Bluefin tuna are monumental in size, speed, power, value, and charisma. They are among the largest fish on earth and make trans-oceanic migrations at speeds to rival the fastest racehorses. They dive to abyssal depths of nearly a mile and ply waters from the equator to frigid polar seas. Amazingly, they have the capacity to maintain a warm, stable body temperature throughout their wide thermal niche like a mammal or bird. They have captivated humans for millennia; images of bluefin once graced the same coins as Hercules.
Fourteen years of tuna tagging has shown that there are at least two stocks of Atlantic bluefin tuna that mix significantly on North Atlantic foraging grounds but separate to distinct spawning grounds in the Gulf of Mexico and Mediterranean Sea. Fish from both populations are affected by fisheries on both sides of the Atlantic due to this mixing. DNA analyses performed by TRCC scientists have corroborated the tagging data, showing conclusively that there are two separate populations of Atlantic bluefin tuna. Armed with a better understanding of mixing rates, scientists are now collaborating with colleagues in Canada and at NOAA to revise stock assessment methodologies to more accurately determine population structure and the number of fish remaining in the two populations.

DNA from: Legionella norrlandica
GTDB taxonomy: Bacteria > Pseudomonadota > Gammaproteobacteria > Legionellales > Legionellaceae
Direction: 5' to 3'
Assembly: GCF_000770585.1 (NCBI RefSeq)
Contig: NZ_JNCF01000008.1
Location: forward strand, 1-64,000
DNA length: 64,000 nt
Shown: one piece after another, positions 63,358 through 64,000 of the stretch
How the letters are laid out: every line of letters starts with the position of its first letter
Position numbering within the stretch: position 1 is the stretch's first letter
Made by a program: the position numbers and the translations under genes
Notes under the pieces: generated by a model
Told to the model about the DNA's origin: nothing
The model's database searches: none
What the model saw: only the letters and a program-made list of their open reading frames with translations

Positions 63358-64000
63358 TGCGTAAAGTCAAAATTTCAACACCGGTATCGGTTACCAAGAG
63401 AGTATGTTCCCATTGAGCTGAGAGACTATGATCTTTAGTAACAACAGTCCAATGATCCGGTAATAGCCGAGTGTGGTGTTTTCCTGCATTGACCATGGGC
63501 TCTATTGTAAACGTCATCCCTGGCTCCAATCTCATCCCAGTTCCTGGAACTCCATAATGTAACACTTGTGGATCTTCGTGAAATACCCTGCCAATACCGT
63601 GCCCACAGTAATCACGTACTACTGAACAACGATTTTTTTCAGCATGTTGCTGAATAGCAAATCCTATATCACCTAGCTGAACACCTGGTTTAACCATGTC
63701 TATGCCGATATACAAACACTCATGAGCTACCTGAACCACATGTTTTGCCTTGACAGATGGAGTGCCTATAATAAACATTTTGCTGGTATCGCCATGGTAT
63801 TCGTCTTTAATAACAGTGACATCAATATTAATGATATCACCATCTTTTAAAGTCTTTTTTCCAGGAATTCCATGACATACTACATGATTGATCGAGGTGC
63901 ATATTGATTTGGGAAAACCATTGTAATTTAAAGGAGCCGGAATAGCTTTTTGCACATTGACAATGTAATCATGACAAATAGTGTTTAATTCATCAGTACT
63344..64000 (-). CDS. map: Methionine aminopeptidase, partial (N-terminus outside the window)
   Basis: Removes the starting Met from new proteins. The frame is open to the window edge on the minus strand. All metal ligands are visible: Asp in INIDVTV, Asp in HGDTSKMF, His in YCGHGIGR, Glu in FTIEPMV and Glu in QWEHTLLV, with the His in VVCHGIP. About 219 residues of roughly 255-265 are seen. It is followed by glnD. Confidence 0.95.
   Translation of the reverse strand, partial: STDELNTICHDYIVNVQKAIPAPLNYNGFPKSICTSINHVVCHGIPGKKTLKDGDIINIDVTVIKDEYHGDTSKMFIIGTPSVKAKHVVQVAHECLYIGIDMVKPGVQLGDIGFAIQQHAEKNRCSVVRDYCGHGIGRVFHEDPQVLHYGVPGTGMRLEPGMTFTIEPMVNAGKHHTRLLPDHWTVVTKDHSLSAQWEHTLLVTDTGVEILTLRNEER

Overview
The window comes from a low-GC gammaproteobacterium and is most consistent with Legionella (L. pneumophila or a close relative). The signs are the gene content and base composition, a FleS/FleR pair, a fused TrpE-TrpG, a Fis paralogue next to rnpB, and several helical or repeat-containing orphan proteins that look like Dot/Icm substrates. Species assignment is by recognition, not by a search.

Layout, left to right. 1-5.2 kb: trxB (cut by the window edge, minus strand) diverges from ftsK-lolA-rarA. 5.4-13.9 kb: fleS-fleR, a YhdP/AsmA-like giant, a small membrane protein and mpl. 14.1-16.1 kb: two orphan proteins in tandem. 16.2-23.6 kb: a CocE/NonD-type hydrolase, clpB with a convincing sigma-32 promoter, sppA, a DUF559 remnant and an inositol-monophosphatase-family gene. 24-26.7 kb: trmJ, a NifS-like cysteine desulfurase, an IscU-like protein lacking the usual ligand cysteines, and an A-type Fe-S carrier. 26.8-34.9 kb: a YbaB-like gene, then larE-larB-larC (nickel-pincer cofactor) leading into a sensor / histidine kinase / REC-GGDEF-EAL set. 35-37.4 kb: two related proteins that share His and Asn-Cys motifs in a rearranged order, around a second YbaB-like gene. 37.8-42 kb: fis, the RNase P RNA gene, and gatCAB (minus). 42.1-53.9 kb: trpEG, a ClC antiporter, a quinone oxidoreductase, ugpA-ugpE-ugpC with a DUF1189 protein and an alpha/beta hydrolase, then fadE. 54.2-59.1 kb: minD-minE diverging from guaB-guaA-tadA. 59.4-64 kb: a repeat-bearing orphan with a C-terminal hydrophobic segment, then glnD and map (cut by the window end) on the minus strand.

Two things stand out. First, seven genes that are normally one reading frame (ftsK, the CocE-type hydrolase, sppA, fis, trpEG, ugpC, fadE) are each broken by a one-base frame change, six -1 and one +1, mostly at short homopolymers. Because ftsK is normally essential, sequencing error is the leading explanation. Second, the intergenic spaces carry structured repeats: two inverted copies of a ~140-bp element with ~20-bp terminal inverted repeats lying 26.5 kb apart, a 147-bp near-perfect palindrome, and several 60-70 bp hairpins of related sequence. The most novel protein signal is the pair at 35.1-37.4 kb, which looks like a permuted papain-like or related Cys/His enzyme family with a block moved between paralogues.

Tagging has also revealed critical breeding habitat and foraging hotspots. A unique oscillatory diving behavior exhibited by fish in the Gulf of Mexico has been interpreted as courtship or spawning. By examining the locations of the observed spawning and comparing it to remotely sensed oceanographic data, our scientists have developed a new dynamic habitat utilization model that can predict where bluefin are most likely to spawn by comparing real-time oceanographic data to habitat preferences identified through tagging; this type of model has the potential to allow implementation of a dynamic time-area closure to prevent bycatch mortality of spawning bluefin tuna. Likewise, feeding aggregations revealed by this research can be targeted for spatial management; recent research suggests that the Gulf of St. Lawrence, in particular, is an important congregation point for western bluefin prior to spawning.